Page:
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Are Natural Gas Prices Set To Spike?

Are Natural Gas Prices Set To Spike?

Natural gas inventories have plunged…

North Dakota Issues New Rules On Spill Containment

Pipeline

On Wednesday, industry regulators in North Dakota issued new rules to curb oil spills in the state. The new rules include third-party inspections on new pipelines and a six-inch clay dike that will prevent spills from spreading. Bonds will also be required to cover reclamation costs.

The Industrial Commission drafted the rules at the direction of the state legislature last year. In 2015, there was a 3 million-gallon saltwater pipeline leak near Williston. The water used in production has a higher salt content than sea water, and has the potential to contain petroleum and fracking residue.

The rules have been decried by companies working in North Dakota, who say that the measures will drive up production costs. The Department of Mineral Resources said that the new measures will cost around $3500 for each site. However, the North Dakota Petroleum Council expects the costs to be at least three times that amount.

Lynn Helms of the North Dakota Industrial Commission said that 4,000 well sites will be required to use the dikes, adding that the six-inch dike around a two-acre site can hold 8 thousand barrels of oil.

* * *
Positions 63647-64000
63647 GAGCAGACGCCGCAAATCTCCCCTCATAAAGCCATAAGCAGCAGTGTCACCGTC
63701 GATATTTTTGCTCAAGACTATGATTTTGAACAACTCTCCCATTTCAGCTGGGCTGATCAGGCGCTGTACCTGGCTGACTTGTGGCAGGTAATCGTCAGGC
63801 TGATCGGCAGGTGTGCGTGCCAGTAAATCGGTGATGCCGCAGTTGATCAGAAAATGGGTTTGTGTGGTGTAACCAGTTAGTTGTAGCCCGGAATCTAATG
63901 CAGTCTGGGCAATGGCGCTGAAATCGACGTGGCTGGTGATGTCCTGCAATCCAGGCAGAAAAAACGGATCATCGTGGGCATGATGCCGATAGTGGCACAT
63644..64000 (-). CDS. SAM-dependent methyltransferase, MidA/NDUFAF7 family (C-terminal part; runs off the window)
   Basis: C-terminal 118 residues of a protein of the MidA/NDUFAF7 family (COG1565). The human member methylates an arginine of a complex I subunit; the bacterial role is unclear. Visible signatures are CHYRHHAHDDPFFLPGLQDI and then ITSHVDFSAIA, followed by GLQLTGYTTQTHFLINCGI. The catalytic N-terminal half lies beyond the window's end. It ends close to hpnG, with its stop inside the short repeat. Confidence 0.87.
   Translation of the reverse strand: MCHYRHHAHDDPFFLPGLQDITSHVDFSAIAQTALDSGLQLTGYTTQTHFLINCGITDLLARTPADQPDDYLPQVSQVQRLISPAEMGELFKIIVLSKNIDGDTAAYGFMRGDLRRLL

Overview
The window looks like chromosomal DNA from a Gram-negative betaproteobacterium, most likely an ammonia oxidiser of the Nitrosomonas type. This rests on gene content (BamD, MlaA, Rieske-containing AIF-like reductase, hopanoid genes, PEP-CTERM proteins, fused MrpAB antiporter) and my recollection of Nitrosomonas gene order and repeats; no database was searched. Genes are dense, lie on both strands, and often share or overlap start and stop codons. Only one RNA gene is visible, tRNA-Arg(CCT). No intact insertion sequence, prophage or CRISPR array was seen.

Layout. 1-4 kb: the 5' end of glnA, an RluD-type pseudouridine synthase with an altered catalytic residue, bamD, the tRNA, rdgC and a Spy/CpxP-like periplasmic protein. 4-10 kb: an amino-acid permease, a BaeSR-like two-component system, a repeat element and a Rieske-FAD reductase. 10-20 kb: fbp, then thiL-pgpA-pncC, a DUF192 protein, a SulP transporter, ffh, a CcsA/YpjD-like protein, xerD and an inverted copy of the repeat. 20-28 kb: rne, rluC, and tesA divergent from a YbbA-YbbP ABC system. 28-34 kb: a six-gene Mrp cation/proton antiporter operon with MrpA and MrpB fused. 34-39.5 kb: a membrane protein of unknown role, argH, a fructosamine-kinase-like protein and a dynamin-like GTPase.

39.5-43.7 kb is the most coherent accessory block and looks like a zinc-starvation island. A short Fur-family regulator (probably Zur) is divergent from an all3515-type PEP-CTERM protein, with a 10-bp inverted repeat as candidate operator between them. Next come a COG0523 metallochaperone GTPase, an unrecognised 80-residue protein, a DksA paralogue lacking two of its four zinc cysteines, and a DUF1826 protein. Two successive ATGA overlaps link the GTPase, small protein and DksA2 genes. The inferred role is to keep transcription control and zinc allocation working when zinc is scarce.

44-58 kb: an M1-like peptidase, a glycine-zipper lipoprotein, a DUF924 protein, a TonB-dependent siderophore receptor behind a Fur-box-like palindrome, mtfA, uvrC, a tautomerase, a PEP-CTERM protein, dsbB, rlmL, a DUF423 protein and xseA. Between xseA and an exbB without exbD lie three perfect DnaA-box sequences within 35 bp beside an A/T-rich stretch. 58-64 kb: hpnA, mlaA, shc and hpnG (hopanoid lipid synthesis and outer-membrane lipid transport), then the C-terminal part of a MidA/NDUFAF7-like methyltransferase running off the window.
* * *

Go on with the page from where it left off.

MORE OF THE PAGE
Related: Zombie Stocks Brought Back To Life By Lithium Boom

According to Helms, the dikes will keep 98 percent of spills contained in well sites, which should lower the risk of contamination.

The new rules are retroactive and the Industrial Commission will allow companies extensions to get the dikes into place by October.

Helms stated: “Industry recognized after the bad winter of 2010, 2011, that more needed to be done. Most of the operators began constructing perimeter dikes around their new sites at that time. They didn't go back and put perimeter dikes on the things they had previously constructed or drilled and so this is now going to apply to anything that's out there, even if it dates back to 1951."

The Administrative Rules Committee and the Attorney General’s office still need to approve the regulations

By Lincoln Brown from Oilprice.com

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